Internet Archive’s Suit Gets FBI to Withdraw National Security Letter

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The FBI is dropping its demand for information about a subscriber from the Internet Archive as part of a settlement of a lawsuit. The agency is also agreeing to allow discussion of the case, which challenged a national security letter issued by the agency.

The victory is one of only a few successful challenges to national security letters used to gather customer information from telecommunications companies in terrorism investigations, report the Recorder and the Washington Post. The law authorizing the letters allows them to be issued without judicial approval and bars the recipients from revealing their existence. The Recorder says there have been four successful challenges, while the Post puts the number at three.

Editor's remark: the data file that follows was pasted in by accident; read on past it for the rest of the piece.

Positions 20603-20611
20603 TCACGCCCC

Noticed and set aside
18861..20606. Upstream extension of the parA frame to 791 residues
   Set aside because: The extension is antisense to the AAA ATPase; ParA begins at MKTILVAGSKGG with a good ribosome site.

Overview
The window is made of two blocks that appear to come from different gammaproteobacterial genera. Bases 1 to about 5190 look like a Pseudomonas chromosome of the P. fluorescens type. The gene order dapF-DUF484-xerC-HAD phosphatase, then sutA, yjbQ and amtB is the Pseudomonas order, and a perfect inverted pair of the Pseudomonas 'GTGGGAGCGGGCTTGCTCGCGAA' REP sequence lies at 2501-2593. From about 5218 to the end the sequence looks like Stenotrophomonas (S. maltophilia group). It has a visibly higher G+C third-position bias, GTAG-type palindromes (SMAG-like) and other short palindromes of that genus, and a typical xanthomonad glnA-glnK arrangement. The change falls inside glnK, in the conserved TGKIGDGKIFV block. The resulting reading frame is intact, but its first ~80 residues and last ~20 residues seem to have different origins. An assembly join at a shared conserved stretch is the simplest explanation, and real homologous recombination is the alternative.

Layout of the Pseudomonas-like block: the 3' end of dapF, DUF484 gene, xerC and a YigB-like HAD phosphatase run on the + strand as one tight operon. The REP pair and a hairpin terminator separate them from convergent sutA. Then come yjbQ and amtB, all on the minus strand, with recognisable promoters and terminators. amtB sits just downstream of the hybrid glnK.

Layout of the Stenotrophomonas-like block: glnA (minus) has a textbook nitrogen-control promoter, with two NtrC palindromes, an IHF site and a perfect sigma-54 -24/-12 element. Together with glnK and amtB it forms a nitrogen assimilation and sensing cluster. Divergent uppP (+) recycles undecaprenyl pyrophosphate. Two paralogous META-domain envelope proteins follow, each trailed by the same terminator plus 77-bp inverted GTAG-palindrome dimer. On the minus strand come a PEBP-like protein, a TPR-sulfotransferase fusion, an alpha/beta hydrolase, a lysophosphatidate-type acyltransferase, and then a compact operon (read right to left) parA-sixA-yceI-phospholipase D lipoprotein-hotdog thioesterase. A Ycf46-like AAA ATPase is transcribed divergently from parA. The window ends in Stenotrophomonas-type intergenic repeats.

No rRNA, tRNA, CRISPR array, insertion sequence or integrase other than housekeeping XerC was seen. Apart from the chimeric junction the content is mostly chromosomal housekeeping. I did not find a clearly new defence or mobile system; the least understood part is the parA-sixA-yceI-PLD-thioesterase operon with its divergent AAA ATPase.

The Archive operates the Wayback Machine, which stores archived versions of websites. It was represented by the American Civil Liberties Union and the Electronic Frontier Foundation.

FBI Assistant Director John Miller told the Post that the information sought from the Internet Archive was “relevant to an ongoing, authorized national security investigation.” He said national security letters “remain indispensable tools for national security investigations and permit the FBI to gather the basic building blocks for our counterterrorism and counterintelligence investigations.”

But ACLU staff attorney Melissa Goodman told the Post that the FBI has backed down every time a national security letter has been challenged in court. “That calls into question how much the FBI needed the information in the first place, and finally, whether the FBI needs this kind of sweeping and unchecked surveillance power,” she said.

A federal judge in New York has ruled the law keeping national security letters secret is a violation of the First Amendment. The decision by U.S. District Judge Victor Marrero is under appeal.

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